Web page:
When people think about wildlife conservation, they often picture exotic landscapes – lions stalking zebras in the African savannah, the luscious rainforest in the Amazon, or the coral reef in the Pacific.
Truth is, Europe is very much alive with conservation initiatives aimed at protecting our own wee beasties.
And while some of these beasties may be a tad less impressive than their tropical counterparts, the coolest thing about them is that you can take an active role in their conservation.
How? Lots of ways. We’re going to focus on hedgehogs today – but tips on how to help out other critters will follow.
The hedgehog (Erinaceus europaeus) is found all over Europe, and it’s classified as Least Concern by the International Union for the Conservation of Nature (IUCN). This means that there’s a lot of them, and no real risk of extinction currently exists.
That being said, there’s been a constant drop in the population numbers in the UK, for a number of reasons that include predation and changes in land use.
This is a bad thing.
The good thing, though, is that hedgehogs are quite happy to live in habitats modified by humans – parks, farms, orchards, and yes, your own garden. This is where you come in. If you have a garden, or even just a backyard, really, you can make it a bit more welcoming.
The first thing you can do is to make sure hedgehogs can come and go.
Hedgehogs move a lot every night, looking for food – that means, sadly, that if you have one visiting you, it’ll probably be gone soon. So make sure your garden is connected to the outside world – a hole in the fence, a missing brick, a little tunnel will be enough. Or even better, have hedges instead of walls and fences! Hedgehogs are crazy about them. This, oddly enough, is the reason why they’re called hedgehogs.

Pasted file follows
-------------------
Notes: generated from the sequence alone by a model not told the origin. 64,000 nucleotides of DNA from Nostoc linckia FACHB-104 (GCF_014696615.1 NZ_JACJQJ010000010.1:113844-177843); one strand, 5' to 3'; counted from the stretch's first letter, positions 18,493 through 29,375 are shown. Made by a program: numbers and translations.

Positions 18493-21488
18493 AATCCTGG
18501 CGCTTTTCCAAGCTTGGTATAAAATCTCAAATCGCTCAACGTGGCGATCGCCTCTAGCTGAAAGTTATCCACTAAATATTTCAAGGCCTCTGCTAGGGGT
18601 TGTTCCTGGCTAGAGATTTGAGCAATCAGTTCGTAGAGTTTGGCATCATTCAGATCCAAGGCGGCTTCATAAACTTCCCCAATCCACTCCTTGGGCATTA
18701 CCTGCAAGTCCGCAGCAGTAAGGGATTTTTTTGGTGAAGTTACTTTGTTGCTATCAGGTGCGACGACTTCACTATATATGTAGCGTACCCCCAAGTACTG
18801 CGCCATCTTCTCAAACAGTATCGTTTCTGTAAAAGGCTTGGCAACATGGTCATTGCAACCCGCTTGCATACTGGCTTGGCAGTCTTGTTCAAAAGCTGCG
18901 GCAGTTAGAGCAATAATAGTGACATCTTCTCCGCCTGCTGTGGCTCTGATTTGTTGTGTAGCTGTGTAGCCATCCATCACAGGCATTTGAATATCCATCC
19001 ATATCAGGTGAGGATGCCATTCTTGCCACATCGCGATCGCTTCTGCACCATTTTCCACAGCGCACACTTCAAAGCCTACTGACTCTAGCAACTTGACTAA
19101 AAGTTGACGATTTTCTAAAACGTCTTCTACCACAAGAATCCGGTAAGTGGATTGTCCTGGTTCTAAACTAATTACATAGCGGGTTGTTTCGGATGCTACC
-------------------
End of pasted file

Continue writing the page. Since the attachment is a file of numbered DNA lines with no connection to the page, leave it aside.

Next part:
What about food?
In the wild, hedgehogs eat a lot of bugs. And other disgusting things like that – worms, slugs, and so on. But they love dog or cat food, so if you see your garden is trafficked, you can leave a bit in a shallow bowl. Nuts, seeds and fruit are good alternatives as well.
Milk… not a good choice; it will do more harm than good. Put the food some place other animals cannot reach, or you will probably just be serving dinner to cats, dogs or foxes. The best option would be to build a feeding station – a simple plastic box, with a 15×18’’ entrance that will prevent other animals from stealing the food you left.
Now, how about the sleeping arrangements.
Hedgehogs hibernate during winter – October to April, roughly – and they need a safe place to crawl under to do that. The best thing you can do is to keep your garden a bit wild, so that there’s enough places for them.
Other good ideas include wood piles, leaf piles and compost heaps. And to survive winter they need extra food to fatten up, so if you have hedgehogs in your garden make sure there’s plenty of stuff for them to nibble on from September to March.
Oh, and for the love of God, check your fire pits and wood piles before you light fires outdoors. Hedgehogs – among other animals – might be hiding underneath it. Burning animals alive is something that’s quite frowned upon in the conservation community.
Here are some cute hedgehog pictures
Freeze, put your hands up!
Dr. Evil Hedgehog
Want to read more?
Feeling in the mood for some more science? Read this thesis on the decline of the hedgehog in the UK.
Nick is a conservation biologist who holds degrees from Bangor University, Wales and the University of Copenhagen, Denmark. Originally from Sardinia, Italy, he spent the past few years studying and working in Europe and Africa. He enjoys travelling, good food, coffee and wildlife.